NORMAN SOLOMON – A vital challenge for progressives is to not only block Republican agendas but also to effectively campaign for policy changes that go far beyond the talking points of current Democratic leaders offering to tinker with the status quo. Merely promising a kinder, gentler version of grim social realities just won’t be enough to counter the faux populism of a neofascist Republican Party.

The Savage We Need to Civilize is Within Us

ROBERT KOEHLER – Robert Koehler asks questions of the United States’ history not in regard to individual, but rather collective — governmental — behavior. He fears that as we unite, we diminish our ability to respect, and understand, the complexity of the universe, and of our fellow humans. We unite around simplistic certainties, and these certainties seem always to involve an enemy, or Other. And empowerment means being able to kill, rather than understand, embrace and learn from — or hear the music of — that Other.

Intensifying the Threat of Nuclear Devastation is not a Security Strategy

DR. MARC PILISUK – After a war has ended, historians, elected officials, and faith leaders, no less than the people involved, often raise doubts over whether the outcomes were worth the many horrific costs. But mourning diminishes over time and life for the survivors goes on. Such a recovery from destruction is no longer assured or even likely in the age of nuclear weapons. World leaders, however, continue to play the game of war in ways that risk the war that could end life on earth.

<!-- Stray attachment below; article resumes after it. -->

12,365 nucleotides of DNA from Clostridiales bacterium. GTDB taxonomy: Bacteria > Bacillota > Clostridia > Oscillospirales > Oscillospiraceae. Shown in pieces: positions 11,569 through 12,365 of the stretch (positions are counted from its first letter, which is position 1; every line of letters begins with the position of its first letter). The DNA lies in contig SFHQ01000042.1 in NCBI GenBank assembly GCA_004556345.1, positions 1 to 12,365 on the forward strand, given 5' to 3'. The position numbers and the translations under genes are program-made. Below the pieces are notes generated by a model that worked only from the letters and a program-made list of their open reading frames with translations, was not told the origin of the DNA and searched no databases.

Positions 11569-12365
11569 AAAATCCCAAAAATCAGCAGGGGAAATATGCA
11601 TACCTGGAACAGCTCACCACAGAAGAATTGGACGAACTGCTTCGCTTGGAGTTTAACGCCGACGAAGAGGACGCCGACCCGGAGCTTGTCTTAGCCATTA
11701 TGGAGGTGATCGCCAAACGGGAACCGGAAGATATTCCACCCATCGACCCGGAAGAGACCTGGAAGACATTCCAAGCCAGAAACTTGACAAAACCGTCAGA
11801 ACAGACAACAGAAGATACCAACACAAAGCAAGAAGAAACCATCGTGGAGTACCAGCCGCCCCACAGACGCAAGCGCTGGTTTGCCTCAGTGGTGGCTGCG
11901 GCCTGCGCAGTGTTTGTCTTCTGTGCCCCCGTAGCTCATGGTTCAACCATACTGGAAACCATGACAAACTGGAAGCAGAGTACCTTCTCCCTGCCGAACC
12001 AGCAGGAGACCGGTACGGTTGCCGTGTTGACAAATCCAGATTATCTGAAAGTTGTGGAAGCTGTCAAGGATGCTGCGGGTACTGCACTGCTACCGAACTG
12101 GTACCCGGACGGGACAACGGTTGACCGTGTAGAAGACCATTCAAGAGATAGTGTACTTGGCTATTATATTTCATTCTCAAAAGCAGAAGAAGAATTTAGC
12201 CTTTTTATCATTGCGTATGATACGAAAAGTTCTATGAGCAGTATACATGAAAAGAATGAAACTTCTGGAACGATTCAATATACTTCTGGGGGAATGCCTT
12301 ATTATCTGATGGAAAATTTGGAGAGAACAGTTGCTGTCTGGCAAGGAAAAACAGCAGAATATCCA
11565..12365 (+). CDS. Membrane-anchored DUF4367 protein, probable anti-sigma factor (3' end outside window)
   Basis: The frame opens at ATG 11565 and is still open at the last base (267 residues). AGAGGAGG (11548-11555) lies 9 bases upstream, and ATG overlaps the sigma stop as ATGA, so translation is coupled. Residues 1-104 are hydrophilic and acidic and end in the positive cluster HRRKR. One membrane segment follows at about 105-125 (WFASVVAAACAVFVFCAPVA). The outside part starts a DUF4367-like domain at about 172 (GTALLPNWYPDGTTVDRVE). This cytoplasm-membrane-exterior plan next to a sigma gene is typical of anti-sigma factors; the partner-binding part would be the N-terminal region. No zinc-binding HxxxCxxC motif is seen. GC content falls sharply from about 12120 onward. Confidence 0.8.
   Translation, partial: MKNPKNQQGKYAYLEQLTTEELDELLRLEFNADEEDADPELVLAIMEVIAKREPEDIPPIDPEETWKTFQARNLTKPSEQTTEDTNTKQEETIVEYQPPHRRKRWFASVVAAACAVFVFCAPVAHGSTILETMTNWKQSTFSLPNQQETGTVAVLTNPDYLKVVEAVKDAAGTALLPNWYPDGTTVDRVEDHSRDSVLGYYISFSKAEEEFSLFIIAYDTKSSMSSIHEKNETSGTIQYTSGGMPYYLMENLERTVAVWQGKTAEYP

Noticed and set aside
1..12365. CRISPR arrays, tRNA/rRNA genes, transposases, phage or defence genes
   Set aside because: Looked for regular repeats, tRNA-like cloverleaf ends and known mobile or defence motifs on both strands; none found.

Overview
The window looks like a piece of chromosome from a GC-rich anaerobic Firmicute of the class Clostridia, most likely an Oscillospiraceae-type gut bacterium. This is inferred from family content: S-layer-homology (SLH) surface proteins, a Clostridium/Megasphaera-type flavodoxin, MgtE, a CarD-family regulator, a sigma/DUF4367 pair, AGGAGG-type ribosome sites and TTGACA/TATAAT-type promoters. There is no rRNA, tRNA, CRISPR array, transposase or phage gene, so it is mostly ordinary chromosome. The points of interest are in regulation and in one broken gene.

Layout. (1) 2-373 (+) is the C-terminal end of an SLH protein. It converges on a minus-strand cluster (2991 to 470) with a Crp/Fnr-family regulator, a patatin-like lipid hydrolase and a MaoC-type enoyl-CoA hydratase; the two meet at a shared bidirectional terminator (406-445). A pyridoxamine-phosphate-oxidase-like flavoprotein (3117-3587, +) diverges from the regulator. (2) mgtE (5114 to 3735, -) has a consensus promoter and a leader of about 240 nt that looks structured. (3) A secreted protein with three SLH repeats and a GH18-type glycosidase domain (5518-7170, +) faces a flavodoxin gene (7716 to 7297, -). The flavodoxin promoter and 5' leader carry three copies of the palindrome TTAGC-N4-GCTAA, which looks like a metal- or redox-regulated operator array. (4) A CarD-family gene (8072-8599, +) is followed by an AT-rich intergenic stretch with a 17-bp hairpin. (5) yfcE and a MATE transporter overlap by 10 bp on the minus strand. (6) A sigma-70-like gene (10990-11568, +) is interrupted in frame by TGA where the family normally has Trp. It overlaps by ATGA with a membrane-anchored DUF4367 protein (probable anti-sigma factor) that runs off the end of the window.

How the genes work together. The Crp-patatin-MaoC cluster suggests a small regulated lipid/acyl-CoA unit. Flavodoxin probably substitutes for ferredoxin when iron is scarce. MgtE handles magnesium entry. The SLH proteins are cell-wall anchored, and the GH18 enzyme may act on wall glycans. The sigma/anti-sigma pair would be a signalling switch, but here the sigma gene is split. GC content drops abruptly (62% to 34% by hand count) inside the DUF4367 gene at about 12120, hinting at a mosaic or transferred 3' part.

Biden Administration Picks the Wrong Side in Immigration Dispute

ANDREW MOSS – The Biden administration’s support of an appeal of an earlier U.S. District Court ruling that largely upheld a 2019 California law mandating the phase-out of private immigration detention facilities in the state constitutes a serious mistake. It’s not just a matter of the fact that this legal position contradicts Biden’s expressed commitments to end private prisons and detention facilities; it also continues support for a dark and destructive side of our immigration policies.

In 18 Months, Republicans Are Very Likely to Control Congress. Being in Denial Makes It Worse.

NORMAN SOLOMON – Next year, if Republicans gain just five House seats, Rep. Kevin McCarthy or some other right-wing ideologue will become the House speaker, giving the GOP control over all committees and legislation. In the Senate, where the historic midterm pattern has been similar, a Republican gain of just one seat will reinstall Mitch McConnell as Senate majority leader.